I think that part of what makes the show palatable is the mantra of, "it's all in the game." This is reiterated in David Simon's literary works, especially "The Corner." Everyone recognizes this refrain as Omar's tagline in "The Wire." Whether a corner kid is getting shot or metal piping is being stolen from a vacant, the offenders repeat that what they're doing is all part of the game, and so are the victims. However, this is the one area in which I disagree with David Simon and his characters. The victims of the drug trade and urban poverty are everywhere. In
When I first moved to the city, I moved to the 400 block of
After that incident, I decided to move to
After Pigtown came Mount Vernon. I was working as a messenger and wanted to live close to downtown, but away from the crime. What was I thinking? It's Baltimore...crime finds you. My first night in Mount Vernon I rode my bike down to an O's game. The next morning, I discovered that overnight, someone had broken into my and my boyfriend's cars. They were both parked on the Biddle Street bridge over the JFX. What's on the other side of the JFX? Johnston Square. A public housing area that is also home to the city jail. It looks like this (this is the 1100 block of Barclay Street; one home is occupied):
That is two blocks east of this picture, taken from my front steps at Calvert and Biddle:
My boyfriend's $1200 stereo system was stolen, as was some Percoset that was in my center console (I broke my back messengering, hence the Percoset). Now, I'm pissed at the game.
Four weeks later, we rode our bikes down to Tide Point to watch the fireworks on the 4th of July. On the way back, we got caught in a huge amount of traffic downtown at Pratt and Light Streets. I got off my bike and decided to walk because there were so many pedestrians moving between the stopped cars. Before my boyfriend could unclip from his pedals (he was clipped in and stopped between two cars; he had a hand on one of them to keep him upright), someone crossing the street tripped over his rear wheel. Before I knew what was happening, three young teenaged yos were beating the shit out of my boyfriend. I screamed in the street at the top of my lungs. I couldn't reach him; both of our bikes were between us and we were wedged between cars. They punched him from behind while he was immobilized, still clipped into his bike. As soon as he could unclip, they walked off into the night. They walked. The dozens of police officers in the area stood motionless on the sidewalks. I made my way toward one. "DID YOU SEE THAT?!" I screamed. Chip followed me, bleeding from him face, his eye almost swollen shut, and an egg the size of a golf ball on his forehead. "Yeah," the cop said. "Do you want an ice pack?" "Are you going to do anything?" I screamed hysterically. "I'm just a medic," he said. At that moment, I felt more alone than anyone has ever felt while standing in a throng of thousands of people. My screams fell on deaf ears, and the police, those who should have protected us, did nothing. We walked home, silent except for our crying. Fuck the game, and fuck the ghetto eye for an eye mentality that we see in Namond, Marlo, and everyone else on the corners.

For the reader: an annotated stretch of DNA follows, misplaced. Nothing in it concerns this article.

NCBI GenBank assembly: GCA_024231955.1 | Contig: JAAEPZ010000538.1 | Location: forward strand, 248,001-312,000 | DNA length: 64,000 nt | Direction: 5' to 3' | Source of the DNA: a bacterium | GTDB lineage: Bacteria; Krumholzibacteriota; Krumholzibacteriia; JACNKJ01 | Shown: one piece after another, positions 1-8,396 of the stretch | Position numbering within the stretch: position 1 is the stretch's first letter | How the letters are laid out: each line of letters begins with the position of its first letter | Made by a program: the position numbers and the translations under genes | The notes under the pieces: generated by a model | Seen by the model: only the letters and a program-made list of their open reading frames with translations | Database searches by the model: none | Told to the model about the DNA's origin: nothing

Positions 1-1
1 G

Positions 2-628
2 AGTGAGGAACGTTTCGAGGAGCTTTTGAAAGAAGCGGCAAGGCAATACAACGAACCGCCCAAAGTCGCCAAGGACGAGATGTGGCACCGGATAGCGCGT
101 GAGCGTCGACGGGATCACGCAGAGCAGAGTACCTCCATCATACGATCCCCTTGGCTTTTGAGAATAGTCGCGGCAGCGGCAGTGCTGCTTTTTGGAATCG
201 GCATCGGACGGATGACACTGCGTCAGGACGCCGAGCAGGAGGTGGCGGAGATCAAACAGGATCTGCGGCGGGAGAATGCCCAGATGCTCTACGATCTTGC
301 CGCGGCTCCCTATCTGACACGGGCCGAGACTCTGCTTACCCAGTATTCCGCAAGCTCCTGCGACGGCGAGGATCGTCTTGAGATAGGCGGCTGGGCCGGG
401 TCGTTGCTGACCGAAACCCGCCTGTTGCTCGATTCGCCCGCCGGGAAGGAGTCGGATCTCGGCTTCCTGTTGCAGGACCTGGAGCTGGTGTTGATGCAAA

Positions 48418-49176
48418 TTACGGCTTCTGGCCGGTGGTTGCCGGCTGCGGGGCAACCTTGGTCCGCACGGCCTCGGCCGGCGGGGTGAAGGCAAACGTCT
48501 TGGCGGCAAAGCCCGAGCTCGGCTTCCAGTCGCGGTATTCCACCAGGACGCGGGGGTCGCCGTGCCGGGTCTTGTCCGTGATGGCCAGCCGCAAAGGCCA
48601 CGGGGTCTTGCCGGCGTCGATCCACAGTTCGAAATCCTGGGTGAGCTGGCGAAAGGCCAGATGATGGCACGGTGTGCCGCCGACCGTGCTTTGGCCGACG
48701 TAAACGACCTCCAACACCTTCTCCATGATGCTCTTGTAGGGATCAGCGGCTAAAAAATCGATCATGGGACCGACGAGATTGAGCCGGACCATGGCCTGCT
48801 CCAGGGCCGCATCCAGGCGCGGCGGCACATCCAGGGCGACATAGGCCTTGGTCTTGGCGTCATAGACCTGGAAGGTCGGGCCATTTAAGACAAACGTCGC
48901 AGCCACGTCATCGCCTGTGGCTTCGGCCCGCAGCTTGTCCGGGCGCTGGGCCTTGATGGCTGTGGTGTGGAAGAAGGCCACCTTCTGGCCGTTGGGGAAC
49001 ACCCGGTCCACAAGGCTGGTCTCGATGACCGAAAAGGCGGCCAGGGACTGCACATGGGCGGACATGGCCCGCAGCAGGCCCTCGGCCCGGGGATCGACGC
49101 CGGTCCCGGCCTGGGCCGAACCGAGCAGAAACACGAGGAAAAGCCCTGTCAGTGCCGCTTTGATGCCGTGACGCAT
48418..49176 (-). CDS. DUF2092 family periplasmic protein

A few months later, I graduated from college and decided it was time to get the fuck out. The city was getting too dangerous. If I stayed too long, I could end up like Zach Sowers. Or worse. I moved to a town in California that hasn't seen a murder in a decade, but not before my neighbor's car was broken into less than a foot outside my bedroom window. When those yos broke Chip's nose, they broke my faith in humanity. In a month we'd had our things stolen and our physical selves violated. Moreover, the police witnessed it, and did nothing. Now I live in suburbia and am still visited with nightmares about the 4th of July. Every ten seconds or so while I'm out walking the dog, I feel compelled to stop and turn around, to make sure no one is behind me. I don't leave anything except trash out on my front porch. I think twice about where I park the car. I still get nervous leaving my bike locked up outside, even though the wheels are bolted on.
So why do I watch "The Wire?" I miss the city. I fucking miss Baltimore fucking City. I don't even want to visit because I'm afraid I won't leave. It's my fucking home, and nothing else feels like it. The first time I heard Tootsie Duvall talk about "meeyath and sahnce" ("math and science" in Bawldamorese), it brought tears to my eyes. I stop every time I hear myself say, "Bawldamore" instead of "Bal-ti-more," when I order a Jamba juice with "prayotein," and when I occasionally punctuate a sentence with "hon." People ask where I'm from and I instantly say, "Baltimore" instead of California. I crave Utz chips, Natty Boh, Nino's pizza, and Otterbein's cookies. The bloody, corrupt heap of shit that is Baltimore is part of me. I don't feel complete without it. “The Wire” shows Baltimore in all its gritty glory.